I think there is a book to be written on the “The detritus of the Russian soul” or something similar?

9. BiB - April 20, 2008

There was that Энциклопедия русской души (The Encyclopedia of the Russian Soul) which I bought but lost before I could finish reading and I’ve got a feeling you might have toyed with it too. Don’t know if it deals with the soul’s detritus. I do seem to remember it making the odd side-swipe at Jews, funnily enough.

There is a newish Polish shop not that far from here, though Poles don’t have nearly the same social significance here as they do in the UK, even if the border is only a hop, skip and a jump away. I should go and explore. The shelves of the Russian shops here are normally so sparse I wonder if they’re trying to recreate the homeland just a bit too authentically well.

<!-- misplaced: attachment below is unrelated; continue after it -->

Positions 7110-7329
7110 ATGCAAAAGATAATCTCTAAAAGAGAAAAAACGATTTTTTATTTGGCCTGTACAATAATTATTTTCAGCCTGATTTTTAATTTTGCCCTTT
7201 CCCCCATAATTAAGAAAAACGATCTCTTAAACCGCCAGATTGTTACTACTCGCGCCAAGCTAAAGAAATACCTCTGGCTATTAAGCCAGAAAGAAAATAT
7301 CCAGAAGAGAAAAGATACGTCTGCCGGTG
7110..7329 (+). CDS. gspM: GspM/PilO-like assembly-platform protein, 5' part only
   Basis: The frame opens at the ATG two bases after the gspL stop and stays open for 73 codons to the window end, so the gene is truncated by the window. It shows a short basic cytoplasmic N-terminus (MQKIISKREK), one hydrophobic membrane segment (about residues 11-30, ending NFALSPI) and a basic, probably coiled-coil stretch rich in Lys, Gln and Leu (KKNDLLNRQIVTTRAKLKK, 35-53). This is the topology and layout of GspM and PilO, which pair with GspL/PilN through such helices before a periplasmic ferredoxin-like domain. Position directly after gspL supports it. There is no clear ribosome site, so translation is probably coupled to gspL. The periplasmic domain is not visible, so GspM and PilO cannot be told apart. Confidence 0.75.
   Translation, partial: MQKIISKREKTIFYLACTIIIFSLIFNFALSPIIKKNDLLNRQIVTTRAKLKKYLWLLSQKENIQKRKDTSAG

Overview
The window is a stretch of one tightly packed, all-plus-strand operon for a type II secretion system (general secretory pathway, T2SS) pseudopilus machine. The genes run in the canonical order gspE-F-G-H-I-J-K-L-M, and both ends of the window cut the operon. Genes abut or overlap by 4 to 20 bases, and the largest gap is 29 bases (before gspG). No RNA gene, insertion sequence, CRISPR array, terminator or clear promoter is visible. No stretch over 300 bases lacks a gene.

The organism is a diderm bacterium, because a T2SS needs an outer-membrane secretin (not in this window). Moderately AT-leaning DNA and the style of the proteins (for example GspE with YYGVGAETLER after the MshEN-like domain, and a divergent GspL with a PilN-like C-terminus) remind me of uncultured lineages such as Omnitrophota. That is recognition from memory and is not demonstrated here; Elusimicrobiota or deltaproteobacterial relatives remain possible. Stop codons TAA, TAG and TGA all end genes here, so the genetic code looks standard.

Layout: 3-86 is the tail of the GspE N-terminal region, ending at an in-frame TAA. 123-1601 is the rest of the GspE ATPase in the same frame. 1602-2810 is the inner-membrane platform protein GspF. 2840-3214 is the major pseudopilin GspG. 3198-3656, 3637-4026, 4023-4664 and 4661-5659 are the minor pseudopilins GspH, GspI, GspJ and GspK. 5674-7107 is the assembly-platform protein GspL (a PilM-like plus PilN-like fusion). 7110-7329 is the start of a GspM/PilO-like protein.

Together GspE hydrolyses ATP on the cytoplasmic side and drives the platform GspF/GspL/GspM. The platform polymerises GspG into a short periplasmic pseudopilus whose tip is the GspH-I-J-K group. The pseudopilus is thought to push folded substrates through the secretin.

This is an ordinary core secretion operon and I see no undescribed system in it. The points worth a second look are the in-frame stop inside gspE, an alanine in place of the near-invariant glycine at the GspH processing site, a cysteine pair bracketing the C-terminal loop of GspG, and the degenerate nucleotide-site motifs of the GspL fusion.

Lidl is out of my life. I manlily said to the Russian at some point, perhaps mid-rant, “Darling, we’re not going to Lidl any more,” and we haven’t been since. Edeka and Rewe are our locals. Plus Lidl is associated – though this should mean good rather than bad, really – with when we were so poor and only had stock cubes and onions to eat and the Russian realised he had 58 cents on his bank account which would get us two packets of Lidl spaghetti. He paid by card. Those were the days, eh? That pasta was the best thing I’ve ever fucking tasted.

Having farted around for days avoiding work because the text was in a shitty format and that made using translation software difficult, I have just worked out a convoluted way of reformatting it and the clouds of the last days have lifted. Still, it means I have 800 days to work to complete by Friday.